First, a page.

It seemed that Brown Eyes, which was what Buck would be thinking of him as until he figured out his actual name, did a combination of two sorts of videos. He mostly had education-type videos where he told his audience of useful tips in emergency situations. It seemed he came from a background of being a combat medic in the army and would give advice on how to immediately treat minor wounds until first responders could arrive on scene. He had videos about the most important information to give when calling 911, when you should give someone chest compressions and how to do them, how to create a makeshift tourniquet, the best points of exit from a building on fire, strategies for surviving an earthquake, and many other incredibly useful things for the general public to know. Despite Buck being trained with all this knowledge already, he watched every single video with rapt attention, holding onto those brown eyes as the man spoke in deep timbres.

He learned that his name was Eddie, only mentioned in passing during a video of how to get out of a car when it’s been submerged in a body of water. And Buck was pretty sure he was already in love.

What really sealed the deal, though, was the other variety of videos on Eddie’s channel. Casual vlogs in which Eddie did fun things around LA with his very adorable ten-year-old son. They would vlog while eating pancakes at some diner and then film during their entire trip to the zoo. Or Eddie would document Christopher’s weekend surfing lessons and the giant ice cream cones they’d buy at the beach. And then other times Eddie would simply vlog while he ran errands or cleaned his house. It was incredibly domestic and sweet and everything Buck had ever longed for.

He stayed up all night watching the entire backlog of videos from BrownEyedFirefighter, feeling a mixture of slightly pathetic for having a crush on this guy he’s never met, but also rather consoled by the kind, endearing nature of Eddie and his son.

A few days later, after arriving right on time for a morning shift, Buck tried to discretely ask if anyone at the 118 knew of any LA firefighters named Eddie. Unsurprisingly, his three best friends all had many questions.

“Eddie what? Does he have a last name?” Bobby pressed for more information.

“Uh, I don’t actually know his last name, nor what station he works at.”

“Is this a new love interest or something?” asked Hen.

Buck scratched the back of his neck bashfully. “Not exactly,” he said.

“How do you know this mysterious Eddie, then?”

“I don’t technically know him.”

They all gave him looks of confusion. Rather than trying to explain with his own words, Buck dug his phone out of his uniform pants and quickly looked up a random video of Eddies, pressing play on one about the dangers of smoke inhalation before presenting the screen to Hen, Bobby, and Chim. They watched for a few minutes in silence, clearly trying to wrap their heads around what was going on here.

“So, this guy also just so happens to be an LAFD member who is YouTube famous?” Chimney said to clarify.

Buck rolled his eyes and chuckled. “I’m not exactly famous, Chim… but, yeah I guess. All I really know about him is that he was a combat medic before getting into firefighting, he works somewhere in LA, and he has a son who’s in his videos sometimes. Sound familiar to anyone?”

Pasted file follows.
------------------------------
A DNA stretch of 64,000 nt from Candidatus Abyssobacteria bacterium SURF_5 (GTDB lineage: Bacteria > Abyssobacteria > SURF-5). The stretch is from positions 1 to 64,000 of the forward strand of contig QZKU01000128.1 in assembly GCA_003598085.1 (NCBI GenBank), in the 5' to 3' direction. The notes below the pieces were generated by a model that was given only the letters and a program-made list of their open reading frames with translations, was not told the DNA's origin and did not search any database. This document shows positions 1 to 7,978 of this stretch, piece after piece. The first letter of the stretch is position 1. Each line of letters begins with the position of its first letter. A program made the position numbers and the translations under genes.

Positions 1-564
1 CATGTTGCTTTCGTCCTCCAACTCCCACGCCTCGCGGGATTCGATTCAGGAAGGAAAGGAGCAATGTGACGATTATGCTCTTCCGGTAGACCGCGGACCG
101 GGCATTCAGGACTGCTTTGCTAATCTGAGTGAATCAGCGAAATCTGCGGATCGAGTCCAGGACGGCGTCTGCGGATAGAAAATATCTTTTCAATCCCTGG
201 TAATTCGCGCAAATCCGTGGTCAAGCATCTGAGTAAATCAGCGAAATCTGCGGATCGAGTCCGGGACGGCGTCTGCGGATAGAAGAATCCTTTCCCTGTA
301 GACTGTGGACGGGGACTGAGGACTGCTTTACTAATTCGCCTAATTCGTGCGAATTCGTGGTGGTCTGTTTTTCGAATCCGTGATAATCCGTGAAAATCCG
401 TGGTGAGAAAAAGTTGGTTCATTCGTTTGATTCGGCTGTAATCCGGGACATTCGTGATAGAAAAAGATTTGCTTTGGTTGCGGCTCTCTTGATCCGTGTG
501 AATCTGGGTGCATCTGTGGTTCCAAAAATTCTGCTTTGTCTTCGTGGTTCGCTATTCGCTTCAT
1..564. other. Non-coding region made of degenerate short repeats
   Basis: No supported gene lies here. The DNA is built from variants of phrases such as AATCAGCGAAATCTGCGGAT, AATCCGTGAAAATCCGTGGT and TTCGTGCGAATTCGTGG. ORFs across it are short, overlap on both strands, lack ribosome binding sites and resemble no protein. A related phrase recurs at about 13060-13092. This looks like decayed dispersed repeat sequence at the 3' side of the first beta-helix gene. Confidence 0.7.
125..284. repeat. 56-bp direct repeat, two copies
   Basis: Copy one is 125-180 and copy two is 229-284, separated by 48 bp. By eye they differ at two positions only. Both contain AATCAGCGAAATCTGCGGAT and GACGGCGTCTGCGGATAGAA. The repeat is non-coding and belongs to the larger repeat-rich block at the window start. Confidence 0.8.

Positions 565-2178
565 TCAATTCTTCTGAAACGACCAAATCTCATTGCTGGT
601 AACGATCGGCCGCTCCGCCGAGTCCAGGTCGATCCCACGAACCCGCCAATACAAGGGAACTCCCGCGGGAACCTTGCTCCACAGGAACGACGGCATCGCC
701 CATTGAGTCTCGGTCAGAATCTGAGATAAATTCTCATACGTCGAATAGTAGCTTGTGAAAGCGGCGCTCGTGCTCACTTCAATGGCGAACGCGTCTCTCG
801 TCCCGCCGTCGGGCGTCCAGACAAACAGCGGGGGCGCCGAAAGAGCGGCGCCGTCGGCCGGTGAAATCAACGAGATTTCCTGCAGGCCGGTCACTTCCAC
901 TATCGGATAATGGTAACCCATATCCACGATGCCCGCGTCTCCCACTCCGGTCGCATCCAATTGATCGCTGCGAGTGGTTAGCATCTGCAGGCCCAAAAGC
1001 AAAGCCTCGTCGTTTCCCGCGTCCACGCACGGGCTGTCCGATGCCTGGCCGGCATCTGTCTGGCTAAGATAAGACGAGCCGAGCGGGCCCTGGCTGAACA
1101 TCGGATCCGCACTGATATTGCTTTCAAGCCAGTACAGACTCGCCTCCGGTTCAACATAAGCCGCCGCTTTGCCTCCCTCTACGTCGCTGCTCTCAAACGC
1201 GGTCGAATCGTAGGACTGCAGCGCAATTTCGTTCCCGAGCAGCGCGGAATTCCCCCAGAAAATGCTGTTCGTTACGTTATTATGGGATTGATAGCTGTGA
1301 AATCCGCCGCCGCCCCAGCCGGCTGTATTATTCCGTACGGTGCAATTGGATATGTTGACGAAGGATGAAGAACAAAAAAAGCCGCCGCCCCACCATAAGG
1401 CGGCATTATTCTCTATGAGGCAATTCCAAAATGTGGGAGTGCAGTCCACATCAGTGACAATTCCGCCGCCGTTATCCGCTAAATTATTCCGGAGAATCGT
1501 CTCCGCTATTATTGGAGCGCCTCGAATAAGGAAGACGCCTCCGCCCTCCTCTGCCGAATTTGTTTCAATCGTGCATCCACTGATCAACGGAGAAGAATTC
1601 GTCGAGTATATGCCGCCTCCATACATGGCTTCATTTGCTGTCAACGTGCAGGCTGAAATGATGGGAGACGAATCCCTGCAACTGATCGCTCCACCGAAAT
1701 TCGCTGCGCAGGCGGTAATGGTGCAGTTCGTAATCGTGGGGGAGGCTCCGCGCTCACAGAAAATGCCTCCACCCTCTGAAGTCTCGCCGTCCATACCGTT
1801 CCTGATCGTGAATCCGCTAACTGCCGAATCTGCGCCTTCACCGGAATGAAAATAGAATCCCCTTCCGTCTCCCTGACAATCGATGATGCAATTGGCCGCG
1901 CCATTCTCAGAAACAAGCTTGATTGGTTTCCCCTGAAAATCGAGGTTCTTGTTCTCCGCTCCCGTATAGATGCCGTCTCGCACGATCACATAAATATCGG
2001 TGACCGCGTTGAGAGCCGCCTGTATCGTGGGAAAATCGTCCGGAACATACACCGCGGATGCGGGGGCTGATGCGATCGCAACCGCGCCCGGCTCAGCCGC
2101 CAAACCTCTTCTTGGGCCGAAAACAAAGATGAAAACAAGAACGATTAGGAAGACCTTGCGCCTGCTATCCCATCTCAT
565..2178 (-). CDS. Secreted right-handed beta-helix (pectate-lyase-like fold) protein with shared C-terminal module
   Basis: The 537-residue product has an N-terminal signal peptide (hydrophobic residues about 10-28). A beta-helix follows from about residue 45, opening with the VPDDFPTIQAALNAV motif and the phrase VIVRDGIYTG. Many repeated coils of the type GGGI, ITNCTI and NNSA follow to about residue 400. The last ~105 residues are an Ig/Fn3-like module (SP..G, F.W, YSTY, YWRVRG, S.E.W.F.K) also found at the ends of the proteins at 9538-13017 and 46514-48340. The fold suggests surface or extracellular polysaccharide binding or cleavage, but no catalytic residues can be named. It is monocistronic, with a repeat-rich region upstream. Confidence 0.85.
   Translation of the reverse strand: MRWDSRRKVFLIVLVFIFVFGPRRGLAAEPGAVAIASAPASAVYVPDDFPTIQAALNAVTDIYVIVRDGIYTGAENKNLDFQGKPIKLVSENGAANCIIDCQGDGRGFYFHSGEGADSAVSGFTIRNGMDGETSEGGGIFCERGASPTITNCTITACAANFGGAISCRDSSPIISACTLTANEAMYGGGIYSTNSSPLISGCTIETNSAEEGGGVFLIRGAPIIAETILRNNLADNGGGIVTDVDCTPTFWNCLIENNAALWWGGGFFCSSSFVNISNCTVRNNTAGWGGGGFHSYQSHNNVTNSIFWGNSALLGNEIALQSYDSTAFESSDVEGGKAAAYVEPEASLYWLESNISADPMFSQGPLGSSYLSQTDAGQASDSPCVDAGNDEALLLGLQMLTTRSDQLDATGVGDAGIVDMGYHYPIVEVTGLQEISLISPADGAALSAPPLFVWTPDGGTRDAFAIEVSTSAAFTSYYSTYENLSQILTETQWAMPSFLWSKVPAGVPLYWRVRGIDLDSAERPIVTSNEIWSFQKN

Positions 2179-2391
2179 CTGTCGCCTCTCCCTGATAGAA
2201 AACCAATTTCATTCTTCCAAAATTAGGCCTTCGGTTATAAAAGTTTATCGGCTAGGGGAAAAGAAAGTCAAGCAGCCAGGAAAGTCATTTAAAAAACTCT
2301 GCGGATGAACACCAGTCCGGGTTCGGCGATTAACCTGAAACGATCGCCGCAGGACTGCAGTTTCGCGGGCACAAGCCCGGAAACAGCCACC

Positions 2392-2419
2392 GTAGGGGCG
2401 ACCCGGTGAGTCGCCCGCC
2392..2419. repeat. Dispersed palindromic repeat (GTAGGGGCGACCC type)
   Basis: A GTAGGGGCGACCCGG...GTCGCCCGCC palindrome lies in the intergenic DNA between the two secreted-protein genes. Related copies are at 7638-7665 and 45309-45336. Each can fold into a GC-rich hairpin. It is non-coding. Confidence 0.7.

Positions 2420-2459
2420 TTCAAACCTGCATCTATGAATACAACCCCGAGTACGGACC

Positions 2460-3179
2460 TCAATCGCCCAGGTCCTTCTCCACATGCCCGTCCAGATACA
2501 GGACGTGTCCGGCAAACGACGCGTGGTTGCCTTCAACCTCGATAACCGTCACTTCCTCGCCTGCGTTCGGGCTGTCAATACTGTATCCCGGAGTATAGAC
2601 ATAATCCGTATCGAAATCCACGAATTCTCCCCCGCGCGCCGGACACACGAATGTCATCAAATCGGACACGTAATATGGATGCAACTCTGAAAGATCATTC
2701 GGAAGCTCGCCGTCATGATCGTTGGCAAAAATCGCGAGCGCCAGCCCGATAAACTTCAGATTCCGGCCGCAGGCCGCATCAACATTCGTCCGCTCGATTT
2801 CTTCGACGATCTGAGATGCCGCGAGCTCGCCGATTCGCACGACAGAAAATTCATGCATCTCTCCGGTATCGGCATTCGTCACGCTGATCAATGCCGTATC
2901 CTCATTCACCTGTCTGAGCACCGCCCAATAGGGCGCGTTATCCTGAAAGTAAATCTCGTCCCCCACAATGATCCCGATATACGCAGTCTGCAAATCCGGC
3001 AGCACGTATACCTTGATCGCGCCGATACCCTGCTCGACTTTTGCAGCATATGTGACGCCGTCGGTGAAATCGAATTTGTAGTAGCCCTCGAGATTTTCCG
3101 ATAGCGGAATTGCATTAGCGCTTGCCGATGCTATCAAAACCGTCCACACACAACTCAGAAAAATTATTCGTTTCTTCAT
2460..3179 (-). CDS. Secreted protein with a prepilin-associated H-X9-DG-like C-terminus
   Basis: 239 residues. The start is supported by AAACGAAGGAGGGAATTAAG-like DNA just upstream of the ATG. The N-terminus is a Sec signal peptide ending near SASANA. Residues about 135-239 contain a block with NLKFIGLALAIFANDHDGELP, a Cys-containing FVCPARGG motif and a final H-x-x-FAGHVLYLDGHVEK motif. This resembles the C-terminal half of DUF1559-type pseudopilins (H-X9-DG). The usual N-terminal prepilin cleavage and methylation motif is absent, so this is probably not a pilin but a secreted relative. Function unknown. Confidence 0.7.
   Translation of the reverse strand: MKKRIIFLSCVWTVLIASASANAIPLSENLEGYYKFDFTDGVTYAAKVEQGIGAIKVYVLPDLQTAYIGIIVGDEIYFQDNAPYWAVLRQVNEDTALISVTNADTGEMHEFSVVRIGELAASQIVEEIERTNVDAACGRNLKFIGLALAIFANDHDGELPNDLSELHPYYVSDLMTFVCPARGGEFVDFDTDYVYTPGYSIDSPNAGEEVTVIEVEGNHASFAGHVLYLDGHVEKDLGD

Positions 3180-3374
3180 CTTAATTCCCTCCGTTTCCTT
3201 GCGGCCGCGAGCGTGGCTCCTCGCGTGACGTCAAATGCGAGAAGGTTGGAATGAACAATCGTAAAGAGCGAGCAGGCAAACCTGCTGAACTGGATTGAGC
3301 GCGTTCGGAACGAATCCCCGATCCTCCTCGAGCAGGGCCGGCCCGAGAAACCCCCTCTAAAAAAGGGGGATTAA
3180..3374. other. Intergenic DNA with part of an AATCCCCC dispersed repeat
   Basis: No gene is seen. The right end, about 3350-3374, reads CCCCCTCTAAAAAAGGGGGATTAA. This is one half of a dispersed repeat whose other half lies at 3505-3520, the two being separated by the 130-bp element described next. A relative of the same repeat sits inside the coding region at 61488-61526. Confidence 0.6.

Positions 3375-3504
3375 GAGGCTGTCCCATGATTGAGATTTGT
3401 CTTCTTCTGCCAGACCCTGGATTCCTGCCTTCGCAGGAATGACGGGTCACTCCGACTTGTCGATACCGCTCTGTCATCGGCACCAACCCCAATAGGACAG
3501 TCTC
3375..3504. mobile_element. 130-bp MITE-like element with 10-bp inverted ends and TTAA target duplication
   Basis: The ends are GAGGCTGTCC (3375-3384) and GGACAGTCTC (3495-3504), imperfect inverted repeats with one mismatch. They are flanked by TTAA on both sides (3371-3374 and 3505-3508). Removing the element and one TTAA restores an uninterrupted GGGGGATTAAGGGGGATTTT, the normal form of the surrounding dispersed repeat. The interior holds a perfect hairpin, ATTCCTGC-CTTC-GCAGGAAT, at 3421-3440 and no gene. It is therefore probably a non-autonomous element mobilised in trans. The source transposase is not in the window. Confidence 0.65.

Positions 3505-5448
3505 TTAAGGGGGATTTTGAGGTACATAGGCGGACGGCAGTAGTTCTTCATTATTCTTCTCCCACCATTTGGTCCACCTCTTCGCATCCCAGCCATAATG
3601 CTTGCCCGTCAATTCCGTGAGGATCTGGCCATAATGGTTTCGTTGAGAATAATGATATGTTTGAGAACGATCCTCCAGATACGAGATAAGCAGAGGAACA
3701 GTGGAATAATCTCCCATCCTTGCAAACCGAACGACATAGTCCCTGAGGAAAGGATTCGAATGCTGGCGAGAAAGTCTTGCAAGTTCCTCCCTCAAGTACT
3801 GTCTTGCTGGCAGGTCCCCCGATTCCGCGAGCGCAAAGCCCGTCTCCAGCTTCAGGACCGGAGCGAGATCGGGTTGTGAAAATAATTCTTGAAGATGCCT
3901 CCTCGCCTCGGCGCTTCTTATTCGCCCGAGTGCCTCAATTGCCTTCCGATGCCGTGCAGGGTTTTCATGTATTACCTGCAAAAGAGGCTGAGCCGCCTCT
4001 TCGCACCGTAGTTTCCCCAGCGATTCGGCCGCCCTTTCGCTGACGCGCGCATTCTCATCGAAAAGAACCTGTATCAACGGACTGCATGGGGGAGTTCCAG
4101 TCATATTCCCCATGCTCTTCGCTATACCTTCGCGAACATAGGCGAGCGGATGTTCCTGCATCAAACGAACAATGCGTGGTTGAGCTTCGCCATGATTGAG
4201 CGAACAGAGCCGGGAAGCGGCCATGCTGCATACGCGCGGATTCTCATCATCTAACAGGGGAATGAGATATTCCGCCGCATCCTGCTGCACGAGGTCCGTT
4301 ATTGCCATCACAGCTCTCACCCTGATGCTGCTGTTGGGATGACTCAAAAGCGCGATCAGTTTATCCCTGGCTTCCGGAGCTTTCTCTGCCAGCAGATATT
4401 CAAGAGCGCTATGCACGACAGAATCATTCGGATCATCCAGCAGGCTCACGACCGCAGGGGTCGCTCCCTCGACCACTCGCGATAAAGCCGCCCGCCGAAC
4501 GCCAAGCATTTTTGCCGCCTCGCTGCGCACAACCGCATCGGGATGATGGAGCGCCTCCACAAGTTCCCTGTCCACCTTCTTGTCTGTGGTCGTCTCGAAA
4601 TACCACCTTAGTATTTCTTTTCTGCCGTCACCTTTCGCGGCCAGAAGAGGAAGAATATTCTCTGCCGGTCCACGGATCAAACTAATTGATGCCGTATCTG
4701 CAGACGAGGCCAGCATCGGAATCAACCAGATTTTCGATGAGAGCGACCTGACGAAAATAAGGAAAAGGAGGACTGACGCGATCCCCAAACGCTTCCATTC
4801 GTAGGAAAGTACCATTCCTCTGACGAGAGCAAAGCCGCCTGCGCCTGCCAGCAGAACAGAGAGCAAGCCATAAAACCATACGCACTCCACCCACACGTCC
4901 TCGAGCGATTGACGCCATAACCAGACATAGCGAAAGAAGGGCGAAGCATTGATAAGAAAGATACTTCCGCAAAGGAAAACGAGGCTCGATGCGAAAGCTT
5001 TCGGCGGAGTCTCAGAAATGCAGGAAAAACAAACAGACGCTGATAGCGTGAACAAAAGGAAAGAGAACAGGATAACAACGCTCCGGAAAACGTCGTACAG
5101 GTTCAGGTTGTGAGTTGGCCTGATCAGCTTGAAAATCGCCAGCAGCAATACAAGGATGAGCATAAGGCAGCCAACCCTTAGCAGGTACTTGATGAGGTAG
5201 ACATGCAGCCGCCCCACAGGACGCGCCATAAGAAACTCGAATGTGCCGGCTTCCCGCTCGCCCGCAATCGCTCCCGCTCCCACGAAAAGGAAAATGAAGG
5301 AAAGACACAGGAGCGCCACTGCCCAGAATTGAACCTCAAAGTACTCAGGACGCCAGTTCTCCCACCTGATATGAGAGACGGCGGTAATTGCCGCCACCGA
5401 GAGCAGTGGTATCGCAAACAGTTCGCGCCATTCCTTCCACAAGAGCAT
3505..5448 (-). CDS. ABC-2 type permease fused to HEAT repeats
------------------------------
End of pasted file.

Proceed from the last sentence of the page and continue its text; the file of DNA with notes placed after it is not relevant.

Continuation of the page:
“I think I’d know that face if I’d seen it before,” Hen told him.

“That is a beautiful man,” Chimney agreed.

“Where’s the lie? And I like girls,” Hen added.

“Now that you mention it,” Bobby cut in seriously, “about a year ago there was a new recruit that had experience as a combat medic. I tried to get him for the 118, but he ended up landing at station six. I can’t remember what the guy’s name was though.”

Buck’s blue eyes lit up with hope. “Do you think you could find out?” he inquired to Bobby, mentally cursing how desperate he probably sounded.

“What exactly are you wishing to achieve here, Buck?” Chimney pointed out.

“Yeah, please tell me you’re not turning into some sort of stalker,” came from Hen.

“No, no,” he hurried to quell them, “nothing creepy. I was simply wondering which house he’s in so that if our crews ever got put on a call together, I could make sure to introduce myself. He seems cool, that’s all.”

He was certain he managed to make his voice not sound wistful at all.

“I’ll look into it,” Cap promised as a way to end the conversation.

But a week later, this subtle sleuthing of Buck’s did not prove fruitful. Bobby explained that his request for the recruit happened so long ago that he couldn’t seem to place his name in any old paperwork. He offered to make a call over to Captain Ahuja at station six and inquire about any Eddies, but Buck was afraid that would seem too odd and raise suspicion. He told Cap not to worry about it anymore.

Instead, in the lonely walls of his empty apartment, after filming a mukbang of him eating homemade chicken parm, Buck decided it would be completely okay to actually subscribe to Eddie’s channel. Nothing strange about that at all.

Three days later, he prepared the ingredients for simple snickerdoodle cookies and started his live streaming. Friendly hellos immediately poured in, and Buck smiled fondly as he set about mixing the dry substances and mindlessly replying to comments. Just as he’d finished up arranging the dough on a cookie sheet and placing it carefully into the oven, Buck spotted another mention of BrownEyedFirefighter in the chat. Something from a random user about how hot Eddie and Buck would look as a couple.